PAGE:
The name of the exhibition evokes Edward Said’s Orientalism and thus emphasises the existence of Eastern Europe as a series of projections, connected with an insufficiency of information and the ignorance of individuals and institutions. Orient2 is at the same time a chronology of unsuccessful liberation and of the history of illusory feelings after the 1980s, that freedom had come at last. 

The project also draws attention to the infrastructure and accumulation of capital.  It takes a materialistic standpoint towards the proclaimed autonomy of art. The context is dependent on what we regard as good or bad art, and it is possible to buy it. An insufficiency of infrastructure is regarded as insufficiency of quality, and capital is at the same time the language of international art.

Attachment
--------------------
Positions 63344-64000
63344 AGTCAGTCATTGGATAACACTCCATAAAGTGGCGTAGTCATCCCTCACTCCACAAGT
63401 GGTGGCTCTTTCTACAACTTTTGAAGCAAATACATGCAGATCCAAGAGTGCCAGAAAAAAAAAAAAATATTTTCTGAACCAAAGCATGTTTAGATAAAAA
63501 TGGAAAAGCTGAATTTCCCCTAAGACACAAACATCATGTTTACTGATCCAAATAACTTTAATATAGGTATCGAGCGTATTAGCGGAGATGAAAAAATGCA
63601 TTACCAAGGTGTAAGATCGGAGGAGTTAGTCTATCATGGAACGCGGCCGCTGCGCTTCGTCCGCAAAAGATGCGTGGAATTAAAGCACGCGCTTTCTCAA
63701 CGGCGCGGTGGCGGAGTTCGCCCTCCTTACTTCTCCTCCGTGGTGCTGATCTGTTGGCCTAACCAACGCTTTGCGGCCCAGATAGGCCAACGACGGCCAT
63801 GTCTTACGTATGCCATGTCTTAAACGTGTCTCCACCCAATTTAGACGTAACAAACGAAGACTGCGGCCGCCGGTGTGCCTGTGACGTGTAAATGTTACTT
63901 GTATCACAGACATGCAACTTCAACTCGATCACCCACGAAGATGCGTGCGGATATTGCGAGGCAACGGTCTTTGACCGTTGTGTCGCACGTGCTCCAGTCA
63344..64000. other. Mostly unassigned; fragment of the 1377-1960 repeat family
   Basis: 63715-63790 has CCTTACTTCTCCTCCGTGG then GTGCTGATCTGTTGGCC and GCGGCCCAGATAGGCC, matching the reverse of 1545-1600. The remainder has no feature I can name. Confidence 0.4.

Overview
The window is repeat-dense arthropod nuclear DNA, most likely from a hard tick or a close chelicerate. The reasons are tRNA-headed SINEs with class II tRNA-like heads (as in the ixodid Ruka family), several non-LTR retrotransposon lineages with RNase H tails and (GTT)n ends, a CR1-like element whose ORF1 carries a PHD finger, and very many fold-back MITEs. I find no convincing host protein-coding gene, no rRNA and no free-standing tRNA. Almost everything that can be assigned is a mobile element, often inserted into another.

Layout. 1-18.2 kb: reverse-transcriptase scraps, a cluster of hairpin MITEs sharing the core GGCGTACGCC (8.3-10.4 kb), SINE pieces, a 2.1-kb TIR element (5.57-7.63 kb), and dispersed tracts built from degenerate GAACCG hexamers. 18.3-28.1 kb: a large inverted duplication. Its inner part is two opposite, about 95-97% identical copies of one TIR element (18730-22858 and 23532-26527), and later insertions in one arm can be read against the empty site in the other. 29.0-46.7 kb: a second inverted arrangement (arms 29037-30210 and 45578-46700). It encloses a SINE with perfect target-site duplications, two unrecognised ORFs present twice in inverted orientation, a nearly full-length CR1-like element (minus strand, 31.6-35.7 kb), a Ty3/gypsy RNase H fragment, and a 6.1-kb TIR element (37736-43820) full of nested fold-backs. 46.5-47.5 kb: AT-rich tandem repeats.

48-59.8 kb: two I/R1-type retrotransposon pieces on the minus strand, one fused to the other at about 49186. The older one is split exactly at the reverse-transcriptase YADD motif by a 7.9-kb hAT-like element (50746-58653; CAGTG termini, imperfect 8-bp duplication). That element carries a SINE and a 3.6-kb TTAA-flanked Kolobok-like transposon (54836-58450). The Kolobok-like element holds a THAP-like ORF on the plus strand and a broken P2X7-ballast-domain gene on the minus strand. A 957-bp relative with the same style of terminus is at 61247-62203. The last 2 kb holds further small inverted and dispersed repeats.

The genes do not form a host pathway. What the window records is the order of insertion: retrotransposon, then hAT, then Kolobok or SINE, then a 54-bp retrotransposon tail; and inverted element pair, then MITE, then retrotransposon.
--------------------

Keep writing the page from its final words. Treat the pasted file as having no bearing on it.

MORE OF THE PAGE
On the formal side the exhibition takes the viewer through five genre scenes (Waiting Room, Everyone’s All Dressed Up and Nowhere to Go, Carpathian Digital Meadows, The Devil in the Machine, Shadows of Past Futures) of inglorious history, along the tracks of the historical dialectics of the region’s development over the past thirty years. On this journey visitors have an opportunity to acquaint themselves with over thirty two artists from over ten European countries. The genre enables the curator to be serious and ironic at the same time. And that is something very East European. 

Michal Novotný is director of the Collection of Modern and Contemporary Art in the National Gallery in Prague. During the years 2011-18 he led the Futura Centre for Contemporary Art in Prague; from 2016 to 2018 he was external curator in the Plato Gallery in Ostrava. He teaches at the Academy of Arts, Architecture and Design in Prague, where he has been Assistant Professor since 2016. Currently he is one of the most highly regarded curators of the younger generation in the European scene.

Genre Scene 1: Waiting Room